Every journey begins with exploration. Young children come to school with a passion for messing about, and in their early years they feel free to dive in, often just to see what happens. If they create what they set out to or even better if something unanticipated grows out of their tinkering, they will have learned something about themselves and even more about their world. The same can continue to be true if we, as teachers, pose design problems into the middle and high school years.
I saw evidence of thinking through Art on two consecutive Saturdays, at the Maine Center for Contemporary Art and at the Ashwood School in Rockport, ME, where there was a rare kind of energy. At the CMCA’s annual student exhibit young artists jumped into peer-to-peer, student-to-parent, and parent-to-student dialog. Parents were equally invested, making observations, and asking questions about their children’s decision making and reasoning.
All week long families returned to take a second look at the work. Kids remarked with a sense of pride that their Art “looked different” and “more special” in this setting. Students took the time to discuss the processes they explored. One fifth grader from a local school who’d created a remarkable abstract watercolor in shades of yellows and purples, revealed that after weeks and weeks of layering paint, he’d realized his vision except for one mistake! In the end he’d accepted that error and moved on, recognizing that it added an unexpected variation to the whole. He was most articulate about his plan, how he’d applied it repeatedly to his design, and why he was able to persevere through what some would have considered a laborious series of applications. It was working for him. His original thinking had panned out, and he felt more than a modicum of success. This young man had taken a risk, learned that precision mattered, and maintained his high standards.
At the Ashwood School, eighth graders, now experts in fields of their own choosing, pursued projects, which were of high interest to them and which universally integrated the Arts. Their culminating work represented a wide range of ideas. One used pedal power to make ice cream; another photographed and wrote a book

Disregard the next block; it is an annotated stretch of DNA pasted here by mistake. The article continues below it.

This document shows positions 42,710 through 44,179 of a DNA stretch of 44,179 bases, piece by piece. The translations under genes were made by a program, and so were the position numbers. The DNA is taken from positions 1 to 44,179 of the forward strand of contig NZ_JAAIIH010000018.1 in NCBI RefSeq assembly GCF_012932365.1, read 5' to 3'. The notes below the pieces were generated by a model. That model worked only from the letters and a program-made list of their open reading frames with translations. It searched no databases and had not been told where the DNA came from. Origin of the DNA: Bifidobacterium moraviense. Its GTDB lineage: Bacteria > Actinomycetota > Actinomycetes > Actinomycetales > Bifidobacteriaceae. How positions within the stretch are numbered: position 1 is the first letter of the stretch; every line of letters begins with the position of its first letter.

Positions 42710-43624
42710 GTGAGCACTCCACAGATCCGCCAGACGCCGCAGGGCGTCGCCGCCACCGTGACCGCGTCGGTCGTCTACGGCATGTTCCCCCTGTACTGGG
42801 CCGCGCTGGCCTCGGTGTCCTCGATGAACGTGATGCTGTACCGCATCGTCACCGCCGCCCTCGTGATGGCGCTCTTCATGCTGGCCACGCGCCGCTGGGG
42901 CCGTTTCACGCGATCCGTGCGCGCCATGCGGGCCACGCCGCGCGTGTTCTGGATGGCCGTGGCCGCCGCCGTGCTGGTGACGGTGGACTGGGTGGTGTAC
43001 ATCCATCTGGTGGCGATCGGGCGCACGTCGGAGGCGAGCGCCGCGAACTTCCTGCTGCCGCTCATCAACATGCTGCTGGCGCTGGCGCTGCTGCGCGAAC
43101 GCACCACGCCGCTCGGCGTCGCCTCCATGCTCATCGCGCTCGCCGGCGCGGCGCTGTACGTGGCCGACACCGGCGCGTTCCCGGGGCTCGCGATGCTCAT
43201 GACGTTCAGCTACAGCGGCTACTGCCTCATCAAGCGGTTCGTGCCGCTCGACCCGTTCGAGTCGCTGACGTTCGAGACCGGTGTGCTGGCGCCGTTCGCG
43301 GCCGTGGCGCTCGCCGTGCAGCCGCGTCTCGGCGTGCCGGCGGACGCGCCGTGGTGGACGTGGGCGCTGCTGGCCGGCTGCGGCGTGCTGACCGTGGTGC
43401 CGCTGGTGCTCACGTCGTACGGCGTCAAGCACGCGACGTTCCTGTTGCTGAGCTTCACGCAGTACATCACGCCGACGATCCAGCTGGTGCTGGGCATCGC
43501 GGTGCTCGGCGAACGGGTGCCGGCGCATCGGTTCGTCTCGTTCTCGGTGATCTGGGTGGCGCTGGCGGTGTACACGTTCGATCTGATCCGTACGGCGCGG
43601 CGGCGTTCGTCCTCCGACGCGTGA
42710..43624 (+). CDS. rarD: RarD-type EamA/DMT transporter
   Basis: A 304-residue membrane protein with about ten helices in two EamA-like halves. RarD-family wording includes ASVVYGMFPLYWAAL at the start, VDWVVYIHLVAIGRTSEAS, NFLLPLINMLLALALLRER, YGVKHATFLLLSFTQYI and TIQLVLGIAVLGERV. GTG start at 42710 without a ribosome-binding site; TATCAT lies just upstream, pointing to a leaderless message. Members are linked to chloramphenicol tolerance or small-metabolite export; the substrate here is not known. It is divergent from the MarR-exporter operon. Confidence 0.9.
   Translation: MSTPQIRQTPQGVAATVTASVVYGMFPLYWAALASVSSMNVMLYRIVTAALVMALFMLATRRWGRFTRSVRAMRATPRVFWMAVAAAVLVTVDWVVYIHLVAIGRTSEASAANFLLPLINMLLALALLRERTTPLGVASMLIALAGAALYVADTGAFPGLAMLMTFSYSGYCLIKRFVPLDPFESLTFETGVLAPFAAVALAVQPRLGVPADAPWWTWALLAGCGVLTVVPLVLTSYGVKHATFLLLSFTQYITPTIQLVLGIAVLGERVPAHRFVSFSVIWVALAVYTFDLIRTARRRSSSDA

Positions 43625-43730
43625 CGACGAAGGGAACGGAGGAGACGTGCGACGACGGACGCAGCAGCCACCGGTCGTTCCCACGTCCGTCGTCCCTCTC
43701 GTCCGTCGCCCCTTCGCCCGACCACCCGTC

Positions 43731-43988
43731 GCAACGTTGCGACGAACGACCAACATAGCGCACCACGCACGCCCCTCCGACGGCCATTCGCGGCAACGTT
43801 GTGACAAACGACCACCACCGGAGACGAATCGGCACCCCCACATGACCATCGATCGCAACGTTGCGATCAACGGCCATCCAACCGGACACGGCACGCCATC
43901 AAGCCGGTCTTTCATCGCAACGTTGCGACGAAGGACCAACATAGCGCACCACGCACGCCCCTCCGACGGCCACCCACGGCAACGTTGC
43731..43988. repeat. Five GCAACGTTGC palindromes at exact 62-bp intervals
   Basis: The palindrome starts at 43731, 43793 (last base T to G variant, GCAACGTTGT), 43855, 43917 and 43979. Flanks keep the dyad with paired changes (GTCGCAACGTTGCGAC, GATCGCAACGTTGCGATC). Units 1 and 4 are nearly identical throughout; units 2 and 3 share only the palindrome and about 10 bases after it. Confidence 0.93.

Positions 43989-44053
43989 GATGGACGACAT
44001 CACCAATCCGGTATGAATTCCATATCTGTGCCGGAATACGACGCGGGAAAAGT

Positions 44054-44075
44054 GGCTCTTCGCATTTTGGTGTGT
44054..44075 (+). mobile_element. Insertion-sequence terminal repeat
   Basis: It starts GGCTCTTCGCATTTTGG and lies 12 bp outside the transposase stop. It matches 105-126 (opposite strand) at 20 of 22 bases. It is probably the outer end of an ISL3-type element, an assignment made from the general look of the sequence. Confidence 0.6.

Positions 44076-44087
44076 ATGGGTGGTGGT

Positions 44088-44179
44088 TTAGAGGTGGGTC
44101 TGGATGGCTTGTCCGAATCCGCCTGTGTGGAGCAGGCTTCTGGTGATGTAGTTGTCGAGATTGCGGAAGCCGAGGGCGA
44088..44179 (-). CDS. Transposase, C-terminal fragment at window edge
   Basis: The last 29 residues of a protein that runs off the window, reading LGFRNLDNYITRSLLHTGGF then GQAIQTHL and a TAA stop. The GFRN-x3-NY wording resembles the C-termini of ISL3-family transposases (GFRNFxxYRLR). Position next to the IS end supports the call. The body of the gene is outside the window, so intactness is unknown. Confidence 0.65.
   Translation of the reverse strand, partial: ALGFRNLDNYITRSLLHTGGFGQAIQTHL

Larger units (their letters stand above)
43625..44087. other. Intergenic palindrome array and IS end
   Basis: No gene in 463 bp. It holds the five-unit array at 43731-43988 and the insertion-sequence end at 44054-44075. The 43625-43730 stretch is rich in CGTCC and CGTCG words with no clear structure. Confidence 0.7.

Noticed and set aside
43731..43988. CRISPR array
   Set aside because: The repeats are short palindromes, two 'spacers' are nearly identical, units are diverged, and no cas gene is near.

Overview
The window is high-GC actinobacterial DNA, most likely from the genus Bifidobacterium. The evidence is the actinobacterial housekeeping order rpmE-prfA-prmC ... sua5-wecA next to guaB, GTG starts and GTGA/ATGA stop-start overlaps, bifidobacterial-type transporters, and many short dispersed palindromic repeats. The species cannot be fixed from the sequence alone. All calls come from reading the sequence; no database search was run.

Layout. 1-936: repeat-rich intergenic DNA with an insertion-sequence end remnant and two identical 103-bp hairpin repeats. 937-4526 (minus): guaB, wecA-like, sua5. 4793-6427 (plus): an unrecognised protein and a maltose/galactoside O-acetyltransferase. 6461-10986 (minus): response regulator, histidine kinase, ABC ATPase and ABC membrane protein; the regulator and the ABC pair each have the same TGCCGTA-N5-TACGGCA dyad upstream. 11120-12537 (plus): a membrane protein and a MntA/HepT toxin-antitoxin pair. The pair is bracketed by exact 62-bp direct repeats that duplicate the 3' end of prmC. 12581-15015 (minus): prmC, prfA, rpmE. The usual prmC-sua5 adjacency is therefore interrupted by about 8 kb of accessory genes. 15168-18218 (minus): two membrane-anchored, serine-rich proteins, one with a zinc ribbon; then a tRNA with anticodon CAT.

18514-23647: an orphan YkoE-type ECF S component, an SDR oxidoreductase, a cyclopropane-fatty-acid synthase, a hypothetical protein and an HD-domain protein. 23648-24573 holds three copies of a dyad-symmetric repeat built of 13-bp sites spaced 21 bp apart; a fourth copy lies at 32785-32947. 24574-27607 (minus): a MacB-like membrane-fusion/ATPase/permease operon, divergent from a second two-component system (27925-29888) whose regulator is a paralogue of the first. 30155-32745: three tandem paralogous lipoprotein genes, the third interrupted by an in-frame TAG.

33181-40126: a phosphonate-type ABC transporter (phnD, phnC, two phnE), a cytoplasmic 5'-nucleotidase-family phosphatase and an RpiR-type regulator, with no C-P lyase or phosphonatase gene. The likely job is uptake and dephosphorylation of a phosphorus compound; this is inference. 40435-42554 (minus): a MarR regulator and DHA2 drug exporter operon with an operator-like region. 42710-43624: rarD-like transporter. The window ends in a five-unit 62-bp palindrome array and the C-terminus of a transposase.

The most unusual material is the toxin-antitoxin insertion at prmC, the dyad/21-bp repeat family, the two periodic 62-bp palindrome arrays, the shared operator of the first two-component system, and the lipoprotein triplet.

about Maine’s resident elephants in Hope; still another built a 3-D model from an architect’s blueprints. Each required weeks of learning, hypothesizing, organizing, and product development under the guidance of a mentor. When I asked a student architect, which skills he needed most, he immediately responded, “patience”. He quickly added that measurement, mathematical thinking, and manual dexterity (or careful cutting) were key to constructing his building. A student jeweler had worked with a variety of metals. A watercolor artist, with a notebook full of sketches and a final painting, had still not achieved exactly what she’d intended, but she had acquired new abilities. These young thinkers were solving authentic problems, and through this project they learned about the process of solving more complex and challenging problems – the kind they would face in adulthood.
Giving Art a central role in our classrooms (not just our art rooms) impacts learning in substantive ways. Art inspires kids to become adventurous thinkers. It teaches them to plunge into problem solving, breaking the whole into manageable parts. It invites them to apply and deepen their understanding in virtually every curricular area – in particular in math, engineering, and science.
3. Art making involves navigating through failure.
4. Art making instills craftsmanship and high standards.
Share your thinking~
Nancy Harris Frohlich